We may not yet have true invisible armor, but two new breakthroughs in the study of cloaking devices offer hope that such technology is coming sooner than previously imagined.
Two research teams, one based at the University of California, Berkeley, and one based at Cornell, have revealed distinct methods through which materials can be rendered transparent, National Geographic reports.
The technology developed by the Berkeley team relies on punching scores of microscopic holes in a material. These holes alter the way light functions on contact with the substance, forcing the normally reflected light to instead bend around the object.
The Cornell team however, produced a similar effect by covering a material with many "tiny pillars," effectively rendering the object invisible.
The catch is that so far both technologies only work in near-infrared light. These methods won't yet offer Predator-esque invisibility, but the two research teams hope that with funding and more development time, their methods can be made to function in the visible spectrum.
Scaling the technology up for something larger than the microscopic test objects the teams are currently using as a proof of concept will also prove difficult. Given the number of holes the Berkeley team had to drill into its material, replicating a similar process for something even as small as a BB pellet would prove time-consuming and wildly expensive.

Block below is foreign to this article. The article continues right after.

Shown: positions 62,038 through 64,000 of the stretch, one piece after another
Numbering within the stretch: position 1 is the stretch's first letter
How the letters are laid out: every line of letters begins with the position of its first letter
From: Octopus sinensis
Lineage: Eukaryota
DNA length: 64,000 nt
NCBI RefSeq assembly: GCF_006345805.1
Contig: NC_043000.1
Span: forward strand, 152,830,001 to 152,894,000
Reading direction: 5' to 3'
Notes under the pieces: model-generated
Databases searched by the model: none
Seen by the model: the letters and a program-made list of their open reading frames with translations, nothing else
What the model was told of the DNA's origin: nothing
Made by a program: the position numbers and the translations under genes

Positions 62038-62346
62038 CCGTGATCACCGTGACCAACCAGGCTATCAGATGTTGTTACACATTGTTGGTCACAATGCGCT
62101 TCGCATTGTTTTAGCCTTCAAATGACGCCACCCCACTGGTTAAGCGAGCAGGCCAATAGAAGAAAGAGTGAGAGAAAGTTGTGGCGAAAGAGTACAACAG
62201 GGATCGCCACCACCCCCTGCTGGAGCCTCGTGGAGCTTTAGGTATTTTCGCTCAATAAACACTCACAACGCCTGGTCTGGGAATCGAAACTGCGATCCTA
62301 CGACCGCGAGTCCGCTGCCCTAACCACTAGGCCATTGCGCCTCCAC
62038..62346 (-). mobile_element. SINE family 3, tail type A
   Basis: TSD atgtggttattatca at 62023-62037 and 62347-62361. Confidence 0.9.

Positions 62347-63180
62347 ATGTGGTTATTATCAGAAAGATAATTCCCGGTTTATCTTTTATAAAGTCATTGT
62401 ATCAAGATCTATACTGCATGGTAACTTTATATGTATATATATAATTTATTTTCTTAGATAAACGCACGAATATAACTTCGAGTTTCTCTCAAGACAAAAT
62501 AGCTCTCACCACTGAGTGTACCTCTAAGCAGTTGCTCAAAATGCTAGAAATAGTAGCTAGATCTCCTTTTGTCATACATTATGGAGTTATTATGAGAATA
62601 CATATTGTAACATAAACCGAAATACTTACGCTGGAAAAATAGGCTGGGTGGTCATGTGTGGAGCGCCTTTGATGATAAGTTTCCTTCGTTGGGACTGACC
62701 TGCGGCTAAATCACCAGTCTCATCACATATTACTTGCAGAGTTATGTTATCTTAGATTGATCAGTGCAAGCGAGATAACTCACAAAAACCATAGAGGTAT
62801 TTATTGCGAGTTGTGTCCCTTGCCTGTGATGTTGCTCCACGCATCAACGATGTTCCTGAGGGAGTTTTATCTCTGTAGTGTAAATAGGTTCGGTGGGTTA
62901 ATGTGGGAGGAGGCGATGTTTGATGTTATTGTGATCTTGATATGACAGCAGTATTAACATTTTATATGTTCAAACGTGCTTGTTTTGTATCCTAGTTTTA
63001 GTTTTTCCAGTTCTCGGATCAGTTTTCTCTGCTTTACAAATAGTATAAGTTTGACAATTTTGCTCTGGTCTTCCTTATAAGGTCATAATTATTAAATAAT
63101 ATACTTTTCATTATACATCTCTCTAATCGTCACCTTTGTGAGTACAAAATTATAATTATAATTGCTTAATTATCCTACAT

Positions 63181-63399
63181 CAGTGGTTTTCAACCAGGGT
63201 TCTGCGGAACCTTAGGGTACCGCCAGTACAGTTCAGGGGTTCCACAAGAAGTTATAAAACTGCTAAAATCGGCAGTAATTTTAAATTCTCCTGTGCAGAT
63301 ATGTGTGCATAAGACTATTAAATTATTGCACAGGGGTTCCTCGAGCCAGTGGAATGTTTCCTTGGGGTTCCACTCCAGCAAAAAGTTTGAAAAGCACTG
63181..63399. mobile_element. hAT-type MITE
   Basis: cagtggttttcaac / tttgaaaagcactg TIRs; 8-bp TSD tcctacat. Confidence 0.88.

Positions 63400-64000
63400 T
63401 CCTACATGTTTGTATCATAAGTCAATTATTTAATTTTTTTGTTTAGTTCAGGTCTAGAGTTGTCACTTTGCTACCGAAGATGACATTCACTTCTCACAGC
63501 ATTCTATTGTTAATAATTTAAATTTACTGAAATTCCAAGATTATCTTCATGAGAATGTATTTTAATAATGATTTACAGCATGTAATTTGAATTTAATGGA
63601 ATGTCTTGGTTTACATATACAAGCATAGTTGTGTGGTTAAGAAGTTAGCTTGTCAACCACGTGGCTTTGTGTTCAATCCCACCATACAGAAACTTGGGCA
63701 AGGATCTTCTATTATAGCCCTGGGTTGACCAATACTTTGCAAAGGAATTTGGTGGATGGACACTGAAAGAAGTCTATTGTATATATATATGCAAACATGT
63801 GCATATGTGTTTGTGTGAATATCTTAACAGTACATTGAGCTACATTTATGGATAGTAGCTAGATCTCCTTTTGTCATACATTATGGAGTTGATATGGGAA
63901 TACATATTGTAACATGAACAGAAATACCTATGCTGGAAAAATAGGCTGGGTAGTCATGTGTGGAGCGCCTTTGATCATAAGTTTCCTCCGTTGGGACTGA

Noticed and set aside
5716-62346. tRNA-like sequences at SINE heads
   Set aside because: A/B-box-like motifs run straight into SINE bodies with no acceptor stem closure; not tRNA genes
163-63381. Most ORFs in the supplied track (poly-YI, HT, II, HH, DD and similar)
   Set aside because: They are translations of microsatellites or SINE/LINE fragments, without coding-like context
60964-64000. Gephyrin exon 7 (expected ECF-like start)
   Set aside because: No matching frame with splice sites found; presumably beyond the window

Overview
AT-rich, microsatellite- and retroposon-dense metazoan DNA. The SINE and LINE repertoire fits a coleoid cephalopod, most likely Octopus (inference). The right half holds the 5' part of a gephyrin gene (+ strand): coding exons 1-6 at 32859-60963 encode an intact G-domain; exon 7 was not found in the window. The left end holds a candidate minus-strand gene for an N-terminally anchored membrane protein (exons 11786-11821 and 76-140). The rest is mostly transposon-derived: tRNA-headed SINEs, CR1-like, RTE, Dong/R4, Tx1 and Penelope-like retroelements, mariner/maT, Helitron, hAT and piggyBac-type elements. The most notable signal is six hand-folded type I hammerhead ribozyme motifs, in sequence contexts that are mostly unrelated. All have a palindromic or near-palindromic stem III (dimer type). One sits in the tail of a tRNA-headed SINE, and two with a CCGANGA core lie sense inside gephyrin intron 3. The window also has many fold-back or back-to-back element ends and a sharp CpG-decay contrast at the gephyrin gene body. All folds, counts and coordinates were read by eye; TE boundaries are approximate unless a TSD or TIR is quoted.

That said, you can almost hear military strategists chomping at the bit to get their hands on something like this. If the only thing more terrifying than robotic death machines is jumping robotic death machines, then the only thing more terrifying than jumping robotic death machines must be invisible jumping robotic death machines.
Not even copious esoteric Lolita references could save you from that kind of mechanized horror.